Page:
I remember the day my boyfriend emailed me (yes, emailed me!) to end our relationship. My mom and I had just returned from a quick trip to Winn-Dixie for more paper towels and Windex. Our family was moving for the first time in twelve years, so the house was mostly barren and no longer felt like home. I hopped on the computer to check my email before we started cleaning. And that’s when I saw the email that basically said, “It’s been fun, but I feel God is saying we should just be friends.”
I was stunned. We’d spent time together just days before and things seemed really great. Also, he had my phone number. I couldn’t figure out why he hadn’t at least given me the dignity of a phone call. For the rest of the summer I continually asked myself what I’d done to make him decide to walk away the way he had. I imagined about a thousand different reasons–maybe his family hated me, perhaps he’d only dated me because he was bored, or perhaps he thought my weird eating habits indicated some sort of eating disorder. Some of the things I came up with at the time were truly ridiculous!
Nothing I did seemed to help me out of the funk I experienced after that particular breakup. I wish I’d navigated that sad time a little better, but I did learn a lot from the experience. Here are a few things I wish I’d known at the time when I was grieving:
Sometimes it’s important just to acknowledge it’s not what you would have chosen for the situation. I remember feeling like I had zero control in the situation, but that’s not entirely true. My thoughts about the breakup and how I dealt with it were under my control. It would have helped me to be able to state what I felt in the situation without feeling condemned for it. That breakup wasn’t what I would have chosen at the time, but it happened anyway. I think even hearing myself say the words, “I didn’t want things to turn out this way” may have helped ground my heart just a little bit.
Give yourself grace and a lot of time. You know those formulas people make up when they try to calculate how much time is appropriate for you to be upset after a breakup? Something like, “Take the time you dated and cut it in half. You should be over him before that much time has passed.” Yeah, right. Grief and heartache don’t work on a specific timetable. You can’t force sadness away just because a certain number of weeks has passed. Sure, time dulls the pain after a while, but there’s no need to feel bad about yourself if you’re still hurting six months (or more!) later.
Run from despair. I had a really hard time getting away from despair. It felt like I would never meet another guy I liked as much as that one. It felt like there were too many things “wrong” with me. I was convinced I would never feel happy again. Of course you’re going to be upset after a breakup. But at some point sadness turns to despair, and we start believing lies about ourselves and others that only damage our emotional and physical health. Learn how to recognize those lies and fill yourself with truth instead.
Depending on the circumstances, if it’s appropriate, ask for ONE final conversation. Give it a little bit of time to temper the emotion then have a quick chat designed to bring you closure. This isn’t a time to beg him to come back. It’s not a time to pick apart each of his faults. And it’s not a time to ask him if he thinks you’ll ever be able to get back together again. This is just a chance for you to have a conversation to evaluate what happened and how you can learn from it in the future. But…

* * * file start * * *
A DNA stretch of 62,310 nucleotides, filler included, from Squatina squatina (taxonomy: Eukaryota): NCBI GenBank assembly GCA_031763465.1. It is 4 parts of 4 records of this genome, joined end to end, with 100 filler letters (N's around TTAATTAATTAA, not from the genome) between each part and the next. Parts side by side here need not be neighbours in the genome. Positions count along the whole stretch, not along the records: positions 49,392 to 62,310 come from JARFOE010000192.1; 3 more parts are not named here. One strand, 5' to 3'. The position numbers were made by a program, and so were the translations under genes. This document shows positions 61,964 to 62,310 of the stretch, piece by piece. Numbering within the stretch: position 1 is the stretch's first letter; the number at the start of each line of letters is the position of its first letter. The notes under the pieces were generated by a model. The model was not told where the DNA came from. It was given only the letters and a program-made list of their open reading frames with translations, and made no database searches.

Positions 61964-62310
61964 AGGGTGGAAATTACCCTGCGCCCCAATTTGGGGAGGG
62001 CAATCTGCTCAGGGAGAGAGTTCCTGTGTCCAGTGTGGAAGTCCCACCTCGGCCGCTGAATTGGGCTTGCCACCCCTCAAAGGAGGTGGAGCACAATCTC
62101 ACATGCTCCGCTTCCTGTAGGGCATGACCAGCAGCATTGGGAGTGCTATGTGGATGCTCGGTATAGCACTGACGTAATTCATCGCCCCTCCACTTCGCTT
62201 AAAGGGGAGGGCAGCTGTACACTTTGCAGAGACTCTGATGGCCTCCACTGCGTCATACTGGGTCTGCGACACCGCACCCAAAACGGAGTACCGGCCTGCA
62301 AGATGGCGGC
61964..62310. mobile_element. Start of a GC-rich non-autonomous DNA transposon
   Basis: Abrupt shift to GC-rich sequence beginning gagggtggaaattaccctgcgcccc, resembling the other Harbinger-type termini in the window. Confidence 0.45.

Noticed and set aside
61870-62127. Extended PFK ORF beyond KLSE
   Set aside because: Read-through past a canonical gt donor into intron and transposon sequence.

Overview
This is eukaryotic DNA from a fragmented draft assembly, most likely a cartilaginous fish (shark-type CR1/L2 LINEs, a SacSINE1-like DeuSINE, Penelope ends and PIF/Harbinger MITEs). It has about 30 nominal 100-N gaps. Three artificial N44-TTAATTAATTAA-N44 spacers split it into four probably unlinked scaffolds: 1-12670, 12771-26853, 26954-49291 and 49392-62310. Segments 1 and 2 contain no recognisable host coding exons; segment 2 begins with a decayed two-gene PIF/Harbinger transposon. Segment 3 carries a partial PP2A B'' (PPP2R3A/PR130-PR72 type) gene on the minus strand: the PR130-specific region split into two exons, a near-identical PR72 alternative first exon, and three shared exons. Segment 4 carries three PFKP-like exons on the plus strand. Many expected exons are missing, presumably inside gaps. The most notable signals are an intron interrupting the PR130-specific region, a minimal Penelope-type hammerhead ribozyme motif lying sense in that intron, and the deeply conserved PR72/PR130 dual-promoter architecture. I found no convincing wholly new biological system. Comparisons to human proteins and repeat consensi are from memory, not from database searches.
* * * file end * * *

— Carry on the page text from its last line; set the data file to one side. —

Accept that you may never have the answers. Sometimes there are no good reasons (at least that we can see!) for the breakup, and sometimes he may be unwilling to tell the complete truth. In the end, we may have to move on. I never got any answers other than, “I think God wants us to be friends” and it took a long time for me to move on past trying to figure out the “real” reason behind our breakup. It’s okay to wonder. But move on. Truthfully, no matter what answers you get, in the end you may never feel like they were good enough reasons to end your relationship. So don’t waste your time trying to figure out things that won’t change the situation.
Don’t seek him out, online or otherwise. Facebook and Instagram make it way too easy to check in on what your ex might be doing now. But, as hard as it is, he’s your ex. If the thought of your breakup still makes your heart ache, don’t Google him, don’t go through his photos, don’t try to figure out if he’s dating someone new. Running into him because you go to the same school is painful enough. Don’t make it worse by seeking out other interaction. If you aren’t together anymore, just walk away.
Go to counseling if you need a listening ear. Counseling doesn’t make you weak. It doesn’t mean there’s something wrong with you. It won’t make you look crazy. If you feel like you need someone else to listen to your heart, or if you just want another shoulder to cry on, find a great counselor. It gives you the chance to vent to an impartial third-party. Naming your hurts and talking them through with someone who doesn’t know your ex will help you process. Sometimes all we need is another person to help us carry our hard stuff. That’s what counselors are there for.
What are some other things you’ve done to process the end of a relationship? How can you get through grief in a healthy way?